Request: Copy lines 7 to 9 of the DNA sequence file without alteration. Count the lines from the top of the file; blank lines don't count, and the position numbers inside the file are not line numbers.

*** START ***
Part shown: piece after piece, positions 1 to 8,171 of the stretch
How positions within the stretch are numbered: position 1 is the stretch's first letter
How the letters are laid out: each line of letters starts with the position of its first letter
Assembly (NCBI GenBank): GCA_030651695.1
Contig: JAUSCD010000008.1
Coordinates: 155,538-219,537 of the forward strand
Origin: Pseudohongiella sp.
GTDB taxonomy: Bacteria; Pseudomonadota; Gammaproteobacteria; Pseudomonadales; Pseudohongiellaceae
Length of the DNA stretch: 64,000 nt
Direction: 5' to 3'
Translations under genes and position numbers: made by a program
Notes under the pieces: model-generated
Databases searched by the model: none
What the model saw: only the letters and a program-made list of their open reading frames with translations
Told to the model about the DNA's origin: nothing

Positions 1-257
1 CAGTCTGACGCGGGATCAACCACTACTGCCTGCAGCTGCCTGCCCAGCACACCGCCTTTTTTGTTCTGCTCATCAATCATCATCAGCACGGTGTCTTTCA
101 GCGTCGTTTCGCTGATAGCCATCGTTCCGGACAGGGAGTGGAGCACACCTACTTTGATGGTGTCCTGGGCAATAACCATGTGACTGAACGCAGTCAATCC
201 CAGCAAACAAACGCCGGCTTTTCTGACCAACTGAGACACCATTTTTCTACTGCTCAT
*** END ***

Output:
Origin: Pseudohongiella sp.
GTDB taxonomy: Bacteria; Pseudomonadota; Gammaproteobacteria; Pseudomonadales; Pseudohongiellaceae
Length of the DNA stretch: 64,000 nt